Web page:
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Plant-Based Diets for Health and Performance


As sustainability plays an increasing role in consumers’ behavior, the demand for plant protein alternatives to incorporate into their fitness lifestyles is growing.

Demand for Plant-Based Alternatives

The field of sports nutrition manufacturing has benefited from increased innovation in developing new plant protein ingredients. Global food and drink launches with added plant protein ingredients are multiplying.

In Europe, an estimated 37% of new food launches and 27% of new drink launches in 2018-19 contained added plant proteins. Research into “new” plant proteins (such as pea, sunflower, and pumpkin protein) and their versatility is also keeping pace.

The plant-protein-fortified product segments seeing the fastest growth are meal-replacement drinks and vegan protein powder supplements.

The area of greatest contention for plant proteins as aids to athletic excellence is their nutritional benefit, which is considered insufficient compared to that of animal proteins.

But what does the science say about this?

Comparing Animal-Derived and Plant Protein

We have been focusing on the wrong metric for a long time: asking whether plant-based diets are superior to omnivorous diets for performance rather than equivalent.

Plant-based supplements need to be as nutritious only if they can maintain one’s optimal performance or improve one’s fitness regime while reducing animal suffering, pollution, and carbon emissions.

Protein extracted from peas, rice and hemp have been shown to positively impact overall muscle health, specifically improving muscle mass, strength, and power.

When zooming in on specific plant proteins to find out how they hold up against whey protein, we may find that starch-derived protein could be the best choice.

In terms of vegan formulas, research suggests that rice is as effective as whey protein in supplementing for improved body composition and exercise performance and also has a fast speed of digestion.

Having a complete protein is important so that all the essential amino acids are present and available. Beyond that, there are additional considerations for specific amino acid profiles to improve body composition and exercise performance.

Leucine is the main driver of protein synthesis, even among the three branched-chain amino acids. Whey performs very well since its leucine content is very high (12.1 g/100g P), even compared to other animal sources (casein 10.2 g/100g P; Liu 2019).

Rice is a good source of leucine, with Oryzatein 90 Silk Isolate coming in at 8.3 g/100g P (Kalman 2014). Pea has among the highest leucine contents of vegan proteins (7.7 g/100g P; Liu 2019) and can be supplemented with L-methionine and BCAAs to increase protein quality and leucine per dose.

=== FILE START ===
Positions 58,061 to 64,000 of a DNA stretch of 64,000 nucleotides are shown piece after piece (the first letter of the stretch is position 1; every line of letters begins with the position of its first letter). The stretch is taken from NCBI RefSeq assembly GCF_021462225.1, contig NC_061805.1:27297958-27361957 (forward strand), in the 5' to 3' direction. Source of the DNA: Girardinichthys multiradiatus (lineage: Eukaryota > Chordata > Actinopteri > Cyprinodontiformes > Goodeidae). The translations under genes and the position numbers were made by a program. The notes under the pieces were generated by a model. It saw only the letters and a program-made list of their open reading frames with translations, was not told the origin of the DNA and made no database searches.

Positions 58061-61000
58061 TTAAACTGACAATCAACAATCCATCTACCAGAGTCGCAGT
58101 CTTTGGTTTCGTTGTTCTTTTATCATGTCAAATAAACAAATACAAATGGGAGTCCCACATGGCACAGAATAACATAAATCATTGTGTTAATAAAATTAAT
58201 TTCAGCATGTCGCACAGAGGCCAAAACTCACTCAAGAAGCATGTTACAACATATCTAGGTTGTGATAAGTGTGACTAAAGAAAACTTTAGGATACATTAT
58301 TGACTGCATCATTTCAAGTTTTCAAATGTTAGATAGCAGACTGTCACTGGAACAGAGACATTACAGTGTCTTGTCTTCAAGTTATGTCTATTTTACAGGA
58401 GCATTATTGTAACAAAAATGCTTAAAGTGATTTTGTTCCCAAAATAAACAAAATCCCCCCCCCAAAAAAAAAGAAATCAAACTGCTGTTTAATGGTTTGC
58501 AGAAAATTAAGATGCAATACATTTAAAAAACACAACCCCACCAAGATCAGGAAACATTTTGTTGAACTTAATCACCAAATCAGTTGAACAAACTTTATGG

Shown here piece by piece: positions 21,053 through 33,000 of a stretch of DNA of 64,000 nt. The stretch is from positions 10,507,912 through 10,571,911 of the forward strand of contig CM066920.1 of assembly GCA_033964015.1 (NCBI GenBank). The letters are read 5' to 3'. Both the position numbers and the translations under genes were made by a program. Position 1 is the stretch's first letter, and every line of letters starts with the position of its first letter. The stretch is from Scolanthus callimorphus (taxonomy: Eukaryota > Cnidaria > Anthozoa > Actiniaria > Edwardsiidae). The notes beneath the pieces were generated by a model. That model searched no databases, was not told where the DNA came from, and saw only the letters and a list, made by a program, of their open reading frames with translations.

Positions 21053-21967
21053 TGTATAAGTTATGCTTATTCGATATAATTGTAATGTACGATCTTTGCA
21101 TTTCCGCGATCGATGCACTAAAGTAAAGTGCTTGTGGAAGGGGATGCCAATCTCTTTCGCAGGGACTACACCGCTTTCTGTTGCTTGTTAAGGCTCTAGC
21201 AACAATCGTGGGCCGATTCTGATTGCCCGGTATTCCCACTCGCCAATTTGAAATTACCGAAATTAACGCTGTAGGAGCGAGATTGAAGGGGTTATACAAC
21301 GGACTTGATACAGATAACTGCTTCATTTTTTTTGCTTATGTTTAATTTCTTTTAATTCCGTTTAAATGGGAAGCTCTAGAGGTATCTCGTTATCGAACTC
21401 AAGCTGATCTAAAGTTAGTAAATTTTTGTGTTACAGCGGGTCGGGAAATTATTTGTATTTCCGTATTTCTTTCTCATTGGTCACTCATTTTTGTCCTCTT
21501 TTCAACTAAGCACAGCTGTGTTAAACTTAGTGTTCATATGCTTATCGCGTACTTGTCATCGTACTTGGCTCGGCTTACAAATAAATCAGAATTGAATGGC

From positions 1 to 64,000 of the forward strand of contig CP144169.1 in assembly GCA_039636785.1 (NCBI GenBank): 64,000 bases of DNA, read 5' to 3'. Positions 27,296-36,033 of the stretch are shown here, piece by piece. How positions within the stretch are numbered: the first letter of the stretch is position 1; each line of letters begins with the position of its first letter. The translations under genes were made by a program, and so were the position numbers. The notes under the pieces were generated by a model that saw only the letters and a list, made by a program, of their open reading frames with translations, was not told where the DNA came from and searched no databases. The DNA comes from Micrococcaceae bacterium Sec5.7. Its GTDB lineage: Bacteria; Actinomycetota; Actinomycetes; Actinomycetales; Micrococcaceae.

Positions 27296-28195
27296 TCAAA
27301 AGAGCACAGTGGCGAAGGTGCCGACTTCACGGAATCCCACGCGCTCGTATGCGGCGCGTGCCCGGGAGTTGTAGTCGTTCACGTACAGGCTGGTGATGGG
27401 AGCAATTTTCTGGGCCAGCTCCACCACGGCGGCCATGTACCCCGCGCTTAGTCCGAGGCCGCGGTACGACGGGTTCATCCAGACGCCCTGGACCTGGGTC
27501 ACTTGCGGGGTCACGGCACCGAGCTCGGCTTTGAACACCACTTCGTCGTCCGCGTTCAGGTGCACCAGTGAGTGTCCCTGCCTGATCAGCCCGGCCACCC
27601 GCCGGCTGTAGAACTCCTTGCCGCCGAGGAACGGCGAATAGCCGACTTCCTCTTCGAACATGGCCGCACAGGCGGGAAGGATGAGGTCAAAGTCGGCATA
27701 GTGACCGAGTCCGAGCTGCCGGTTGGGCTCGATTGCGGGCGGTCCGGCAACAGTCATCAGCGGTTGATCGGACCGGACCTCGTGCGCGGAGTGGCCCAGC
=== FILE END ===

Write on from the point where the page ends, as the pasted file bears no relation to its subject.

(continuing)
Meal-replacement manufacturers should keep in mind the caveat that using rice protein may not increase protein quality and leucine to the extent that supplemental amino acids do.

For all other intents and purposes of meeting the needs of the average plant-based fitness enthusiast, studies show that the performance benefits of plant proteins are comparable to those of animal proteins.


Potential Extra Benefits for Performance

In addition to their nutritional profiles, a few other benefits may make plant proteins an attractive choice to gym-goers:

  • Plant proteins boast a higher fiber content and lower caloric density. Vegans tend to have lower body mass index (BMI) and body fat (BF) percentages due to higher satiety.
  • Their higher carbohydrate (CHO) content helps maintain glycogen levels during aerobic activities and endurance sports.
  • They reduce blood viscosity by improving a) vascular flexibility and endothelial function and b) skeletal and cardiac tissue blood flow and oxygenation.
  • Plants are packed with phytonutrients, antioxidants, and anti-inflammatory properties.
  • Plant proteins promote reduced oxidative stress and inflammation, lower muscle damage, and boost immunity and recovery from exercise.

Leading Plant Protein Sources Driving Innovation

Soya currently ranks as the leading plant protein ingredient globally. But other protein sources seeing a steep growth within product development are pea, sunflower, pumpkin, rice, potato, quinoa, and sacha inchi seeds.

Regardless of protein source, the fastest-growing format is "isolates" (instead of "concentrates"), as these offer better taste and absorption profiles.

Other research strands focus on utilizing protein complementation to improve the digestibility of plant protein, fortifying plant proteins with individual amino acids and blending different plant proteins.


Complementary Proteins

The American food researcher Frances Moore Lappe popularized combining plant proteins at each meal to get a “complete” protein in the early 1970s.

Non-soy plant proteins have a lower percentage of at least one amino acid. As a general rule, legumes are lower in the amino acid methionine, while most other plant foods are lower in lysine.

Lysine is the primary concern because vegans naturally eat plenty of foods high in methionine.

Development of New Plant Protein

Designing plant-based nutrition shakes as part of a vegan diet that meets lysine requirements for a person who doesn’t exercise daily is challenging.

The inclusion of legumes, quinoa, or pumpkin seeds significantly bumps up the caloric content and limits the ability of manufacturers and brands to add weight-maintenance claims to their lifestyle supplement lines.

New plant-based certification programs enable brands and manufacturers to stand out by making sure they can guarantee plant-based alternatives that constitute a balanced diet.


This content is accurate and true to the best of the author’s knowledge and is not meant to substitute for formal and individualized advice from a qualified professional.

© 2022 Camille Bienvenu